Last year at NYU, four students fell to their deaths from buildings on campus. According to school officials, there was nothing overt to identify that these students were struggling. The university took a very proactive stance after these unfortunate tragedies. They created a twenty-four hour "Wellness" hotline. What is unique about this hotline is that if a student is not responding on the phone, a trained counselor will be dispatched or the campus police will be called and sent to the student's residence.
The university is also asking incoming students about special needs they might have. Whether or not a student is taking medication or is in counseling. The university's therapists now make weekly trips to residence halls for one on one appointments.
Where NYU's new approach is admirable, too many colleges and universities have very weak and often understaffed counseling centers. Mental health has never been a priority concern among most colleges and universities. It is not a priority concern in most of our high schools and elementary schools. This is evidenced by the growing number of school districts cutting back on student support services. Effective, competent mental health providers are expensive.
As your son or daughter goes away to school for the first time, you should be concerned with what kind of mental health services are available on campus. How accessible are they? How trained are these professionals? What about the campus RA's and RO's? What kind of training do they have? Does the college and/or university have a tracking system for those students who have excessive absences? For many freshmen, absenteeism is a reflection of immaturity and too much partying. But for a growing number of students who silently get lost in the system, it is depression.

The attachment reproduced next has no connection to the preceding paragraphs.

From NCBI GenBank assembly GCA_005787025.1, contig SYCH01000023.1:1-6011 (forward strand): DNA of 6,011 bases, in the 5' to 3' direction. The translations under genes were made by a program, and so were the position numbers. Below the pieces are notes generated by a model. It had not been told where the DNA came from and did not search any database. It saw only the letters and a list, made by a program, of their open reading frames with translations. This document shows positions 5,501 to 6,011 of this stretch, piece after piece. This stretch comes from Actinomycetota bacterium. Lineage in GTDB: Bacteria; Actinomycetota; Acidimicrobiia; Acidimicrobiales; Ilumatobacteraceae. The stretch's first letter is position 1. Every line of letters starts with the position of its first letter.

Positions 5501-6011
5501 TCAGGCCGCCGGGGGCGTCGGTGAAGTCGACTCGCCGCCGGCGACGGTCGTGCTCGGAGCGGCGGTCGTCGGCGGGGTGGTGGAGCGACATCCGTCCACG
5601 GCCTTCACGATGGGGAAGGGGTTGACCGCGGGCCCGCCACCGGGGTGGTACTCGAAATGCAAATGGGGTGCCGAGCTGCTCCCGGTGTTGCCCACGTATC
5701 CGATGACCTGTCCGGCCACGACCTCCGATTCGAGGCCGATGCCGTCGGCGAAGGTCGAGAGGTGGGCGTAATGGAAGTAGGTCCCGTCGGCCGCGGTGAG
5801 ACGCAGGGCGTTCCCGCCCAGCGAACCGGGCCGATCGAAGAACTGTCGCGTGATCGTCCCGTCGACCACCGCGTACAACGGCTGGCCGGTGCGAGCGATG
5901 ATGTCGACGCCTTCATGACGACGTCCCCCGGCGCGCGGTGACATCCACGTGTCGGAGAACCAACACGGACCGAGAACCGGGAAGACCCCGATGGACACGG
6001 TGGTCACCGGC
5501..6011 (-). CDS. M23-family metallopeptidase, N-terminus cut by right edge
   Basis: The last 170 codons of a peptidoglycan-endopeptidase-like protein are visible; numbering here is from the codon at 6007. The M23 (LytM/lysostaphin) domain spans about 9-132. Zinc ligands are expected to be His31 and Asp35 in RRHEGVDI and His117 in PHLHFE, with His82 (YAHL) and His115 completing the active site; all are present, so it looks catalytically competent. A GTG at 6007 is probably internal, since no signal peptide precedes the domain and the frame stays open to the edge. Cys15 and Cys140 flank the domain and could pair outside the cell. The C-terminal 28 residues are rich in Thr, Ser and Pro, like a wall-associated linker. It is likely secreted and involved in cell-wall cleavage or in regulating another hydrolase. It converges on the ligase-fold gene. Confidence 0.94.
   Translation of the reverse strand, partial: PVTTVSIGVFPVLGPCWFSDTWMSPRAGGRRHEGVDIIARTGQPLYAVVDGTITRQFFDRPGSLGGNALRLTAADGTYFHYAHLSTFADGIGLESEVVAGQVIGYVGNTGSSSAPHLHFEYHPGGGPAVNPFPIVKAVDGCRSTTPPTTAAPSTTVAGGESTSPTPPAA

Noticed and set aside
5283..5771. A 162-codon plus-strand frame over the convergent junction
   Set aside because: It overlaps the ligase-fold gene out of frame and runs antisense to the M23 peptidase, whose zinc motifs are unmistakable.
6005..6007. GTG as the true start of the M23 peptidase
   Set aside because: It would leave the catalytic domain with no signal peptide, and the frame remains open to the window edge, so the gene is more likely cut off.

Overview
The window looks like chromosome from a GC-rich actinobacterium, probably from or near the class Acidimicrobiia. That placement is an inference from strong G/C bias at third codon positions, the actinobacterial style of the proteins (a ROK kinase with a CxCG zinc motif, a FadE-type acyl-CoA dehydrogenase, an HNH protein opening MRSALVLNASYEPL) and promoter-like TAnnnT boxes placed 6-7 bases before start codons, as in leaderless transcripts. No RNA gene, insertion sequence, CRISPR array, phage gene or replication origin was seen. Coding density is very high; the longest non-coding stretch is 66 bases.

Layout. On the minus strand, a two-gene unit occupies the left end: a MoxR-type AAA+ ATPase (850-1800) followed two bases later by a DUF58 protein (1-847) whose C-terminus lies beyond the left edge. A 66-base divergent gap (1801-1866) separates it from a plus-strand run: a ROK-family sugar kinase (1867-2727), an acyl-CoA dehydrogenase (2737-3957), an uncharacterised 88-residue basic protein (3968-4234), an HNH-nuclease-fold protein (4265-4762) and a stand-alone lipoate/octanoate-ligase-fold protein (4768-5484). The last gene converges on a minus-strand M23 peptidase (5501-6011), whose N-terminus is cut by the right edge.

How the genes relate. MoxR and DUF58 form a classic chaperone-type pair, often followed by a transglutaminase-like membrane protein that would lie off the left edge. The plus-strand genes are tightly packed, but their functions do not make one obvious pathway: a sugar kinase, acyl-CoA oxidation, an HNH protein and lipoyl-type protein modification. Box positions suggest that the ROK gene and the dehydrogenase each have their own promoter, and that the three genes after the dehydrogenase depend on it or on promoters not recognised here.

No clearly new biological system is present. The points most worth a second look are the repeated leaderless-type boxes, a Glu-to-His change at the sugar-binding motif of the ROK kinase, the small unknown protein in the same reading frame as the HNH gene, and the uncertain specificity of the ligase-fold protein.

PJ went off to an excellent SUNY school last year. He was psyched. He could not stop talking about how proud he was of getting into such an excellent SUNY school, especially since he was such a marginal high school student due to his lack of motivation. He went to Suffolk for two years and graduated with a 3.9 GPA.
He arrived at Binghamton ill prepared to deal with the competitiveness and the social pressure. He became immensely depressed, masking it with excessive consumption of alcohol and cutting. He got so far behind in his work that he stopped going to class and failed out.
Failing out was so demoralizing that he talked of suicide and got lost for days on a dangerous drinking binge. Thanks to his friends' intervention, he did not hurt himself. Today he is seeing a counselor and is more empowered to deal with the intense stresses of living.
It is very hard being a young person today. They deal with more stress in a given moment then many of us who are twice their age will deal with in a lifetime. We have failed in preparing our children to deal with the cutthroat world we live in.
Don't wait until your son or daughter is a senior in high school to be concerned about their mental health. Be attentive now!